Her fu­neral lasted more than five hours, with ser­mons and per­for­mances by Chaka Khan, Gla­dys Knight, Smokey Robin­son and many other artists rep­re­sent­ing nearly ev­ery gen­er­a­tion of pop star. Ste­vie Won­der, her long­time friend and oc­ca­sional col­lab­o­ra­tor, struck the most af­fect­ing tone, link­ing Aretha’s activism to cur­rent po­lit­i­cal move­ments. “What needs to happen to­day, not only in this na­tion but through­out the world, is that we need to make love great again. Be­cause black lives do mat­ter. Be­cause all lives do mat­ter… That is what Aretha said through­out her life. Through the pain, she gave us joy, and said, let’s make love great again.”

Few artists in any genre or in any medium were so tied to the con­science of their coun­try as Aretha. She was revered in a way pub­lic ser­vants are revered, praised as though she had benev­o­lently held pub­lic of­fice – which is per­haps not far from re­al­ity. “The se­cret of her great­ness,” for­mer pres­i­dent Bill Clin­ton said at her fu­neral, “is that she took this mas­sive tal­ent… and de­cided to be the com­poser of her own life’s song.” Said Obama, “Her work re­flected the very best of the Amer­i­can story.”

Aretha Louise Franklin was a celebrity so prom­i­nent that she could go by her first name alone. Friends might have re­ferred to her as Re or even Re Re, but ev­ery­one else knew her by that rhyth­mic hon­orific, Aretha. Born in Mem­phis but raised in Buffalo and Detroit, she was named after her fa­ther’s sis­ters. She knew tragedy early in life: her par­ents di­vorced when she was a child and her mother died un­ex­pect­edly, which left her in the care of her fa­ther.

CL Franklin was a prom­i­nent preacher at New Bethel Bap­tist Church in Detroit, so pop­u­lar in fact that he re­leased his ser­mons through Chess Records and booked ser­vices in large are­nas around the coun­try. Race was a fre­quent sub­ject of his preach­ing: how the black com­mu­nity might bet­ter it­self, how they would be de­liv­ered from prej­u­dice and vi­o­lence by the Lord. He worked with Martin Luther King to or­gan­ise marches in Detroit, and in 1968 he preached at the Poor Peo­ple’s March in Wash­ing­ton, DC. He was a celebrity in his own right.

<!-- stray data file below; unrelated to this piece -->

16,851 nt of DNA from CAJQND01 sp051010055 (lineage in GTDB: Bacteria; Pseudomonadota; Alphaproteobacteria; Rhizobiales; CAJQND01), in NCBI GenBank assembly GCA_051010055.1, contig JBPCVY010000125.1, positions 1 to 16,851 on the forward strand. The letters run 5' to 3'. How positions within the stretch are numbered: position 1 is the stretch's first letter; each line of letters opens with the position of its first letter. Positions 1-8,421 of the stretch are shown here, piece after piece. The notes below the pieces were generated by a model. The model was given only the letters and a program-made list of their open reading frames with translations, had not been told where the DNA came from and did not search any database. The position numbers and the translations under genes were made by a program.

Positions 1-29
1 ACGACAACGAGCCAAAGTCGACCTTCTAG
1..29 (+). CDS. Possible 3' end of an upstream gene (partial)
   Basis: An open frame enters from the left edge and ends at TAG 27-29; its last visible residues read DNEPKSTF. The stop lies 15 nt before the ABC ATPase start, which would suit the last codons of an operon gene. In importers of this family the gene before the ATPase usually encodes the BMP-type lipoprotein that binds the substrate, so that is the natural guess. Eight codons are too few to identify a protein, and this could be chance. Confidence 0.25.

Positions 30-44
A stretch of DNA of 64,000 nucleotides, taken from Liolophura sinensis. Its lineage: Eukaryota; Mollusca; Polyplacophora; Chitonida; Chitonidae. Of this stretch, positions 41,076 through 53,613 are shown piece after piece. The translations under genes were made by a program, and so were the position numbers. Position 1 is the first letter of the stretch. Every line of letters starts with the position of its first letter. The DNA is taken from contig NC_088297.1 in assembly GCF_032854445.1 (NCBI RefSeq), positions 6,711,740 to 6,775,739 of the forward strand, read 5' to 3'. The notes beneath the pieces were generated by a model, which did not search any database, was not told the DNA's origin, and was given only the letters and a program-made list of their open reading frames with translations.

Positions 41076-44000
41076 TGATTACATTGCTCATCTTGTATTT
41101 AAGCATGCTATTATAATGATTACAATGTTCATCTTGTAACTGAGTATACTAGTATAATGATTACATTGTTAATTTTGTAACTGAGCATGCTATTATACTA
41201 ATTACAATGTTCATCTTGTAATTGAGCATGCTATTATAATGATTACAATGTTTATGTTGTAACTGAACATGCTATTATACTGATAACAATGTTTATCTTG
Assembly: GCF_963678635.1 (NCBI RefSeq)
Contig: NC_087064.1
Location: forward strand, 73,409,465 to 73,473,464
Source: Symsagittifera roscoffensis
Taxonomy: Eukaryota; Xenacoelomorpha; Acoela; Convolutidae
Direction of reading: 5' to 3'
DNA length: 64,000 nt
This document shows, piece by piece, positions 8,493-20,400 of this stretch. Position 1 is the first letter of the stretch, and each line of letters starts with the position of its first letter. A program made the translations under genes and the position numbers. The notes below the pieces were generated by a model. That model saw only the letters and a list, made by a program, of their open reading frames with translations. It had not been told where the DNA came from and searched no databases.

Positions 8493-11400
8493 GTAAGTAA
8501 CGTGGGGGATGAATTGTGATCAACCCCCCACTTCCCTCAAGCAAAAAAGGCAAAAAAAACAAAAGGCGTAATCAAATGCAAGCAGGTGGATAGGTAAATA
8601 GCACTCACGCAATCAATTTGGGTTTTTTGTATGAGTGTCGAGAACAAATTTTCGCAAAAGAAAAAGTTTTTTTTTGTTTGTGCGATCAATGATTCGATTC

Many of the great gospel acts of the era per­formed at New Bethel; some Aretha idolised and some she even per­formed with. A com­mand­ing singer and skilled pi­anist even as a young teenager, she joined her fa­ther on tour, of­ten singing be­fore his ser­mons and al­most al­ways ac­com­pa­ny­ing his preach­ing on pi­ano. Al­ready her play­ing was at­tuned to the pat­terns of speech, to the drama of spir­i­tual ora­tory. She re­leased her de­but in 1956, The

Gospel Soul Of Aretha Franklin, sig­nif­i­cant for in­clud­ing her first record­ing of “Pre­cious Lord” by the black gospel com­poser Thomas A Dorsey. It was, re­port­edly, a favourite of Dr King’s.

In­spired by the suc­cess of her friend Sam Cooke, who had es­tab­lished him­self as a pop star after years on the gospel cir­cuit, Aretha pur­sued a ca­reer in sec­u­lar mu­sic with the bless­ing of her fa­ther. Mo­town, then a fledg­ling la­bel, wooed her; the Franklins ap­pre­ci­ated its home­town roots and black own­er­ship, but they had their sights set on greater op­por­tu­ni­ties at the na­tional, not lo­cal, level. In 1960, Aretha signed with Columbia Records and be­gan work­ing with John Hammond, who had signed Bil­lie Hol­i­day and Bob Dy­lan, among many oth­ers. She spent six years on the la­bel, record­ing prodi­giously but en­joy­ing noth­ing re­sem­bling a hit. Columbia failed to break her as an adult en­ter­tainer or as a teeny­bop­per star, but not for lack of try­ing. She toured con­stantly through­out the early ’60s, shar­ing stages with John Coltrane, Charles Min­gus and Art Blakey. Later she would grad­u­ate to the R&B cir­cuit with Jackie Wilson and Sam Cooke. Suc­cess might have been slow to come, but Aretha was ab­sorb­ing all of th­ese dif­fer­ent styles and de­vis­ing new ways to in­cor­po­rate them into her own per­sonal sound. Still, her pro­fes­sional stag­na­tion took a toll on her, as did the death of her mother and the racism she had wit­nessed while tour­ing the coun­try. “Part of what made her great,” says Sam Moore, a life­long friend and one half of the Stax R&B duo Sam & Dave, “was the strug­gle, the hurt, the pain she en­dured. She took it all up on the stage with her. Some of us in the in­dus­try, we would